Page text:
New York audiences will soon have their first opportunity to see plays written and performed during the Holocaust that have been lost for over 60 years.
Leo Baeck Institute is pleased to host this symposium and panel discussion presented by the Ciric Law Firm and the Holocaust Art Restitution project. Accreditation as a Continuing Legal Education course for attorneys is pending, but interested members of the public, especially arts and museum professionals, are also invited to attend.
“Transcending Tradition” presents the life and work of Jewish mathematicians in Germany. Join us for the exhibit opening featuring mathematician Peter Lax, historian Moritz Epple, and a performance by the Momenta Quartet.
Born in Manhattan and raised in East Berlin, Irene Runge reflects in her new memoir on how the diversity and urbanity of Jewish life in her native city helped form her sense of Jewish identity and community in Berlin, before and after the fall of the wall.
The Chelsea Music Festival returns to LBI with an evening of music devoted to the Mendelssohn siblings that focuses on their music and their unique friendship as reflected in their letters.
AJHS, ASF, LBI and YIVO will be selling duplicate copies of books from their library collections, including memoirs, biographies, World War II, the Science of Judaism, collected works, academic studies, literature, art and photography.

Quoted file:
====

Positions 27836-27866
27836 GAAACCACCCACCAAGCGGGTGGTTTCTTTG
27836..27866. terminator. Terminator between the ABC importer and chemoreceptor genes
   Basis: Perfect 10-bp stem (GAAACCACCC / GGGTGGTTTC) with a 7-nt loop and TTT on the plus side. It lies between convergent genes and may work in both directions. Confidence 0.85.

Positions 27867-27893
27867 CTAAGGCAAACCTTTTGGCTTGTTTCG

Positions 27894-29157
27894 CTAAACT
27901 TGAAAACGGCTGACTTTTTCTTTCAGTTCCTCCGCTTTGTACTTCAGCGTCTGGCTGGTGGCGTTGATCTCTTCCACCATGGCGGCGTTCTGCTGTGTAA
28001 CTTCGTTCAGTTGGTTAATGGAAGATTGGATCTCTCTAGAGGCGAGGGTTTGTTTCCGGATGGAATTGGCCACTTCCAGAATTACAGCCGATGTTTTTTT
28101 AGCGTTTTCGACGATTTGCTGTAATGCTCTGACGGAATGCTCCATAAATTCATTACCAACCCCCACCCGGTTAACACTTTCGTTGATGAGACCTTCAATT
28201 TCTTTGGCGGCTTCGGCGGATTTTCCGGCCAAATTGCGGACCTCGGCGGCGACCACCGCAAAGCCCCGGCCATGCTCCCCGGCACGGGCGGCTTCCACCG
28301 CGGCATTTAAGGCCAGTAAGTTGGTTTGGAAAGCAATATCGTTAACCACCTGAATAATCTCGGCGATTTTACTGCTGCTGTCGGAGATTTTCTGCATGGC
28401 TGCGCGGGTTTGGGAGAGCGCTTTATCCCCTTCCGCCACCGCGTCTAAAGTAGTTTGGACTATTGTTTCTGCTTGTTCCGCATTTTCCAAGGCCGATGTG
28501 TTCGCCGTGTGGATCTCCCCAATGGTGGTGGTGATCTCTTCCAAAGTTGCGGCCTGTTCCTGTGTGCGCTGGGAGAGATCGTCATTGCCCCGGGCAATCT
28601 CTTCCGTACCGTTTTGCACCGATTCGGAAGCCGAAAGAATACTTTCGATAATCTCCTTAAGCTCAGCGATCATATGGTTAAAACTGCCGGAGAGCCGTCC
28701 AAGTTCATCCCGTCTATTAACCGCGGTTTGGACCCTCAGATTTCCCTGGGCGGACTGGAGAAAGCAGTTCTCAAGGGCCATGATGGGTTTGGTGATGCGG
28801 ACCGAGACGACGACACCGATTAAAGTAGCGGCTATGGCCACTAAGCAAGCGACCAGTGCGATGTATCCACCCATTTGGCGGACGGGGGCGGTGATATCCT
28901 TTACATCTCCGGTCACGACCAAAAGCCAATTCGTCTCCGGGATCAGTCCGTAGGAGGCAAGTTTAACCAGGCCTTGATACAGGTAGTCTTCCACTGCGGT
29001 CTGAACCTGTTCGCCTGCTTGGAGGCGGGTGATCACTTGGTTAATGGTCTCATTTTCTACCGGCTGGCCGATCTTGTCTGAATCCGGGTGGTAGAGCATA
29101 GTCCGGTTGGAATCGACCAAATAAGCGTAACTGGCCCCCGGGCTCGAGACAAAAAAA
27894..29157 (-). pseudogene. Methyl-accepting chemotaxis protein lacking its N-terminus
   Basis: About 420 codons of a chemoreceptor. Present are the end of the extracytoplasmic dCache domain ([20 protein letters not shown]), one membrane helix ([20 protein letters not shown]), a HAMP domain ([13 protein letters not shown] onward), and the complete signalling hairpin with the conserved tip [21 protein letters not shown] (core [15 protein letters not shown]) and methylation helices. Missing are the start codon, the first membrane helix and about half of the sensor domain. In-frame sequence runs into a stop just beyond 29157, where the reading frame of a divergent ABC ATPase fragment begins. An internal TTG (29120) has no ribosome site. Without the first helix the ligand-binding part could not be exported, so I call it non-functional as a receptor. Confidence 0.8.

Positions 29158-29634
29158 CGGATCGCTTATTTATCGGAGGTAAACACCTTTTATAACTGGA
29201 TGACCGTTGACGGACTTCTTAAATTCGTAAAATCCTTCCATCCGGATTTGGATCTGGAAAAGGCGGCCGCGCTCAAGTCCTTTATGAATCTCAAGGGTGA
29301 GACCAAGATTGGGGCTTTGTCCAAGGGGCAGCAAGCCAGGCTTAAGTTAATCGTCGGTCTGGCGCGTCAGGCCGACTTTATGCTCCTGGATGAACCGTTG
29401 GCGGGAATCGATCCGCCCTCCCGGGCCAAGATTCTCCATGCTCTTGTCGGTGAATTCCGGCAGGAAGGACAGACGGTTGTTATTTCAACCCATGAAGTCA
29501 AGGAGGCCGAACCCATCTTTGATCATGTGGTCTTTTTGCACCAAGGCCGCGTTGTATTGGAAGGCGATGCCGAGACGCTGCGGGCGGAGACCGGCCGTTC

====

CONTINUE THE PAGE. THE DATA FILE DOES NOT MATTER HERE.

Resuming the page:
The Austrian Cultural Forum, in collaboration with the Leo Baeck Institute, is pleased to present the Chief Cantor of the Viennese Jewish Community, Shmuel Barzilai, in recital with pianist Daniel Gildar.
Professor Julius H. Schoeps will introduce a new English edition of the classic book Jews in Berlin, and Anne Nelson will discuss an edition of essays by Kurt Tucholsky, in English for the first time.
YIVO and LBI present a concert of masterpieces by Jewish composers who were influenced by German musical culture: Mendelssohn, Mahler, Kurt Weill, Schoenberg, Louis Lewandowski, Anton Rubinstein, Joel Engel, Paul Ben Haim and Tzvi Avni.
Join us for a lively discussion about “Jewishness” and its meaning in popular culture in Central Europe between the wars and the screening of a rarely seen Hungarian romantic comedy, A Borrowed Castle (1937, dir. Ladislao Vajda).